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 2021-10-18, 22:12 #56 henryzz Just call me Henry     "David" Sep 2007 Liverpool (GMT/BST) 2·32·331 Posts Switching degree may change the best side to sieve on as well. Increasing the degree reduces the size of the norms on the rational side and increases those on the algebraic. For a large deg5 job sieve on the rational size. A small deg6 job will want sieving on the algebraic. Parameters can also be biased towards one side or other when the size of the norms is skewed. A common thing you will see is three large primes on one side. When is the crossover to running -A 28 rather than -I 14 (equivalent to -A 27)? It sounds like the duplicate rates are getting up there.
2021-10-18, 22:38   #57
charybdis

Apr 2020

599 Posts

Quote:
 Originally Posted by henryzz When is the crossover to running -A 28 rather than -I 14 (equivalent to -A 27)? It sounds like the duplicate rates are getting up there.
For GNFS it appears to be in the high 160s, so there's probably a way to go. CADO will always give higher duplication rates than ggnfs because it sieves below the FB bound.

 2021-10-19, 00:05 #58 VBCurtis     "Curtis" Feb 2005 Riverside, CA 2×32×7×41 Posts I reckon deg 6 and 5 will be competitive around 2^700. That is, from something like 2^680 to 2^720 which one is faster depends on the individual polynomials. On ggnfs, I found 15e faster than 14e starting around 2^800; so I imagine A=28 should be test-sieved starting around 2^760. bur- In general, if sieving time seems longer than you expect for the size of job, you should do some of: 1. Add 50% to each lim 2. add 1 to each mfb. 3. if #2 helped but not that much, add another 1 to mfb and maybe also add 1 to lpb on one side. If you add 1 to an LPB, expect to need 30% more relations. I found that as jobs get bigger, mfb's closer to 2* lpb run faster, and increasing mfb on the non-sieving side seems to help speed more. Before I go up to try LPB=32 (around GNFS-165 or SNFS-230), I think I'd increase the MFB's to 2 * LPB -1. at GNFS-145, I have LPB of 30/31 and MFB of 56/60, with 56/59 nearly exactly the same speed. Lambdas are 1.83 and 1.91. SNFS optimizing might use 57/60 or 57/59, or 31/31 with mfb of 59 or 60 on both sides. Also, it seems that using lambda is less effective on medium sized jobs than small jobs- you can try deleting lambda settings entirely and see if your job gets faster. At GNFS-150, I only change lim's but not mfb/lpb settings so far. I haven't yet run a job whose timing matches my best-timing curve-fit, so I continue to experiment. lim's around 15M for GNFS-145 and ~20-25M for GNFS-150 likely make sense, but you might try going bigger on your own jobs to see what happens.
2021-10-19, 10:37   #59
charybdis

Apr 2020

599 Posts

Quote:
 Originally Posted by VBCurtis bur- In general, if sieving time seems longer than you expect for the size of job, you should do some of: 1. Add 50% to each lim 2. add 1 to each mfb. 3. if #2 helped but not that much, add another 1 to mfb and maybe also add 1 to lpb on one side. If you add 1 to an LPB, expect to need 30% more relations.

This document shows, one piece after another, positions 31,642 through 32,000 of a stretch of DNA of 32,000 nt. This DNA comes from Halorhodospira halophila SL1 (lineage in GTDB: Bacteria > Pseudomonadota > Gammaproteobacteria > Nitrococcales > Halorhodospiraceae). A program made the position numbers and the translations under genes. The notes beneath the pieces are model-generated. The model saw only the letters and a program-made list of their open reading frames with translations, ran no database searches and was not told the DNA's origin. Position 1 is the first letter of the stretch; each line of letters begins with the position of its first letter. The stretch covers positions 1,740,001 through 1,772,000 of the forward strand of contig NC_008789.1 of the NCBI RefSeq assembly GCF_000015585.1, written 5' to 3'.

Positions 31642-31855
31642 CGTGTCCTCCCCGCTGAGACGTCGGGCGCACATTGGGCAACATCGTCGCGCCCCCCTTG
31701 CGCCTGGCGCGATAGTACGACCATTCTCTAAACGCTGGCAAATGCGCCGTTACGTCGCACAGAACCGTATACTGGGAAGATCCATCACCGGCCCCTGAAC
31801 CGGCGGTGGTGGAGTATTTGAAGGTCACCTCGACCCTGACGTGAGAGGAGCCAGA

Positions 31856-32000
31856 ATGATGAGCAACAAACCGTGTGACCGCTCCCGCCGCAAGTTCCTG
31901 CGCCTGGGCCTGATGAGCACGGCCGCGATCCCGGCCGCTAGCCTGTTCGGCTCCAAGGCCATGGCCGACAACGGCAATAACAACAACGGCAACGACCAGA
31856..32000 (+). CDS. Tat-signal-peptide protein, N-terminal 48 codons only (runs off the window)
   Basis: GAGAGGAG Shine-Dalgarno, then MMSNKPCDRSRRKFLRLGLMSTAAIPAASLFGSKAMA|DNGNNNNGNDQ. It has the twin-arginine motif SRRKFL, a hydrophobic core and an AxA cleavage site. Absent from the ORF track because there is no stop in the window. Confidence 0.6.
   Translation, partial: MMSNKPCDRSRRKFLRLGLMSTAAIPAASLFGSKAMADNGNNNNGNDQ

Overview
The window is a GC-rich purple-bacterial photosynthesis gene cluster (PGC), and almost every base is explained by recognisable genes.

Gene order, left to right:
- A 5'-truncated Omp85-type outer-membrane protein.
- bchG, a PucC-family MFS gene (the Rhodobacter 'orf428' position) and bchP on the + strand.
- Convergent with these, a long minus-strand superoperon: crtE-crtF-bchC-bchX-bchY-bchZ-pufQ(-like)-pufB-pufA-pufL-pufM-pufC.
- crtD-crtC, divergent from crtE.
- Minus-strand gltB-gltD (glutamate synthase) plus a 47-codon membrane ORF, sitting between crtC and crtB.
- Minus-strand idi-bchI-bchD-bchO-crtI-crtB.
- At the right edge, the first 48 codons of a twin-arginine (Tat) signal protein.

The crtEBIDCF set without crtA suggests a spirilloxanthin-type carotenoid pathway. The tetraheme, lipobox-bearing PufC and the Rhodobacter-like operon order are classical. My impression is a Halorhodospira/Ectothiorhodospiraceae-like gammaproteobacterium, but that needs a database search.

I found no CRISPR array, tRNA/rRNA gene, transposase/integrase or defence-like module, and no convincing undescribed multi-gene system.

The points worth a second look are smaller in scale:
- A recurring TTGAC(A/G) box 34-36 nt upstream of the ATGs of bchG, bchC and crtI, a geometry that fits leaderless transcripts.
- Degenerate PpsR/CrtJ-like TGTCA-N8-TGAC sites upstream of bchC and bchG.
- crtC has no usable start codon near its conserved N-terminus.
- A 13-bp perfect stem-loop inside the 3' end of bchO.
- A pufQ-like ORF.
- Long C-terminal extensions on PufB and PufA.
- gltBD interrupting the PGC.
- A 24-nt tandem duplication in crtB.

Worth noting here that adding 1 to each mfb may do basically nothing if the lambdas are too small. Maybe add 0.05 to each lambda at the same time.

 2021-10-19, 12:48 #60 henryzz Just call me Henry     "David" Sep 2007 Liverpool (GMT/BST) 135068 Posts What is the difference between limiting cofactorization using lambda and mfb? Are these bounds applied at different stages? It looks to me like the lambda limits are used when the exact size of the composite cofactor is slightly questionable(before resieving to get the factors?). I don't get why we set lambda as a multiple of lpb and mfb as a bit level though. Wouldn't using the same scale make sense. In bits I would expect lambda to be slightly more than mfb to allow for error in the approximation. I usually just set mfb and leave lambda to the default. Am I missing much? Is lambda defined the same way in CADO and ggnfs?
 2021-10-19, 13:43 #61 charybdis     Apr 2020 599 Posts Indeed lambda is applied before the size of the cofactor is known exactly - as you're probably aware, some crude but clever approximations are used for log2 during sieving. I don't know why lambda is defined as a multiplier rather than just a bit-level. Possibly it's just for historical reasons, but CADO uses a different definition of lambda from ggnfs: CADO's lambda is a multiple of the lpb bound, but ggnfs's lambda is a multiple of the factor base bound, which is rather unhelpful since the factor base bound isn't expressed in bits. By default, CADO sets lambda to mfb/lpb + 0.3. VBCurtis's experiments appear to show that for smaller numbers it can actually be beneficial to set lambda below mfb/lpb. This has the effect of turning the cutoff from a sharp one into a more gradual one. Quite why this works is beyond me.

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